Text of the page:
I did not see your paper questioning Mr. Stone coming out Nov. 25, 2014, just 21 days after the November 2014 election and seven days before the new City Council was even sworn into office.

On Mr. Stone’s Facebook page (Nov. 25, 2014), “we have begun fundraising efforts for Stone for Council 2016. I am asking for your support and contribution moving forward to the 2016 election.”

Stone also goes on, if you contributed $20.83 for the next 24 months, you would maximize your possible contributions.

I questioned Mr. Stone why he would be asking so early and doing so in the holiday season when local nonprofits are asking for support and donations.

It just shows Mr. Stone’s personal political ambitions and can it be good for the city?

Michael Reilley


Cleaning won’t help

Re “Murky waters” (Newslines, by Howard Hardee, July 16):

I doubt that cleaning helps clear the water. What it does do is remove the algae from the bottoms so it is not so slippery. I would guess that removing the algae would strip some of the ability of the stream to clean itself. Something like taking antibiotics to cure an upset stomach, or dumping Clorox into a septic tank.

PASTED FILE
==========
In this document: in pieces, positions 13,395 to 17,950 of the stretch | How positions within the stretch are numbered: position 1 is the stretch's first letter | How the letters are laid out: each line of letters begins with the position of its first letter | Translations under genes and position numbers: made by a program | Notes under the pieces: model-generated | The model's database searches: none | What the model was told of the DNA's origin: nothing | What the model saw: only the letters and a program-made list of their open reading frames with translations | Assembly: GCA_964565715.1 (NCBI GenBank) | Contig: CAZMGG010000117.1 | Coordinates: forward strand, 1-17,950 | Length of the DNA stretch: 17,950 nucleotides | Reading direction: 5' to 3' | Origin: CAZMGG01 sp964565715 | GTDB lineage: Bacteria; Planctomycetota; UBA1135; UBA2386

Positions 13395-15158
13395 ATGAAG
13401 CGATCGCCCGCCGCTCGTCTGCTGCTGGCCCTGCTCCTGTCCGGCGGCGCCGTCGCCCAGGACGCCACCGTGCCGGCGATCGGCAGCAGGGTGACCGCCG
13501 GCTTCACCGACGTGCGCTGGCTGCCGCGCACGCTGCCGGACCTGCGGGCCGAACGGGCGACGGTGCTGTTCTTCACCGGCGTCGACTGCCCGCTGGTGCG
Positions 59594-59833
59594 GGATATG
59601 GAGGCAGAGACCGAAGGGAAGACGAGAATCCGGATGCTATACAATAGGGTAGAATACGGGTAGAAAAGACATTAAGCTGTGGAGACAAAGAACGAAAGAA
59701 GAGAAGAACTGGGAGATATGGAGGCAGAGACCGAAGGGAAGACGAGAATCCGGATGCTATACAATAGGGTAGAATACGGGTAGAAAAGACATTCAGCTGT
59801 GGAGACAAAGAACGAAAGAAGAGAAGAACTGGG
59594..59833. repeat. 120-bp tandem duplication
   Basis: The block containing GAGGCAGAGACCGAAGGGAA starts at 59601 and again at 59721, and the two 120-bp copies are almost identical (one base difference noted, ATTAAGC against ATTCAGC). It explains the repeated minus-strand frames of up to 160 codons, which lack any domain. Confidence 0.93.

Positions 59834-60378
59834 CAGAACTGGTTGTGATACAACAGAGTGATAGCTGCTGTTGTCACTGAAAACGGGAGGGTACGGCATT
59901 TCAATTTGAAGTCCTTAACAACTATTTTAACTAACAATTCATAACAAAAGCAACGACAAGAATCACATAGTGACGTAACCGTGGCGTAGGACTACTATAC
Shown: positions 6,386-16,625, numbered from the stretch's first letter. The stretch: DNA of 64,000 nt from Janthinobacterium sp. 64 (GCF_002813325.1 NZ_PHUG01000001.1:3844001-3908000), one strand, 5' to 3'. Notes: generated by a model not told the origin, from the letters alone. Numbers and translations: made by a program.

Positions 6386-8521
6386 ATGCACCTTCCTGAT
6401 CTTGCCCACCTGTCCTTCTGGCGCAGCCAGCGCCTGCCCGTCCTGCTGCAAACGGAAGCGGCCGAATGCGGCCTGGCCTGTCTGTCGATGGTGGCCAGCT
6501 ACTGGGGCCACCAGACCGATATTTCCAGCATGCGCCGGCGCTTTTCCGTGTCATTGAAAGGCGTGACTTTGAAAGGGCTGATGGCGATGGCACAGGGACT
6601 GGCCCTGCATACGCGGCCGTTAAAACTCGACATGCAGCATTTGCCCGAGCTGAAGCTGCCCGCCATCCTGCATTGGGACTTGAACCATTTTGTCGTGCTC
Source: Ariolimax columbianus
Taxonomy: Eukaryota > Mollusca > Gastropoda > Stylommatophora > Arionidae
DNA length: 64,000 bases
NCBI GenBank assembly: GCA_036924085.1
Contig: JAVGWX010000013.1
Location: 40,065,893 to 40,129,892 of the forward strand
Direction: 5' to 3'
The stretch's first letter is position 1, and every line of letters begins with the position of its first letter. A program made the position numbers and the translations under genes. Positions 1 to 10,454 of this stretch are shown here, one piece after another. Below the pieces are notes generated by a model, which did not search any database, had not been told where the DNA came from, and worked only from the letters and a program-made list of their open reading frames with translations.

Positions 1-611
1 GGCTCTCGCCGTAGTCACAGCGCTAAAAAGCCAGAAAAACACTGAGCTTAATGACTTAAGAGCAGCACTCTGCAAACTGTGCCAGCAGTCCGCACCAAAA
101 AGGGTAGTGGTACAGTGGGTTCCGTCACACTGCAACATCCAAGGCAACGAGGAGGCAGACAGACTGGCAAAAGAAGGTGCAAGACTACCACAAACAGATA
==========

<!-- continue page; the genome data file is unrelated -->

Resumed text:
Richard Roth


Beating Bernie’s drum

I just got back from an organizing meeting. Over 100 degrees, Chico Grange Hall, no air-conditioning, just 200 or so excited Chicoans. Young, old, all excited about one person and his ideas, Bernie Sanders. If there was a common thread, it was that enough is enough. We have suffered long enough under a government that is controlled by the rich and powerful. We have had enough of U.S. corporations avoiding taxes and hiding all their wealth overseas, and enough of our representatives in Washington being bought and paid for by wealthy, controlling interests.

Bernie Sanders is the only candidate looking out for the average guy’s best interest. Sanders is the only guy talking about all the important issues facing U.S. citizens today. Bernie has plans to control and lower health care costs, for jobs for all Americans, and to even the playing field and bring back opportunity for all young people by making higher education affordable.

Bernie Sanders does not take political contributions from wealthy corporations. His average contribution is $35. Bernie does not do fundraisers; rather he has town hall meetings and giant rallies. People across the country are turning out en masse to hear Sanders’ message. Bernie is our guy, and that was very evident tonight.

Gary Janosz


Hillary’s hypocrisy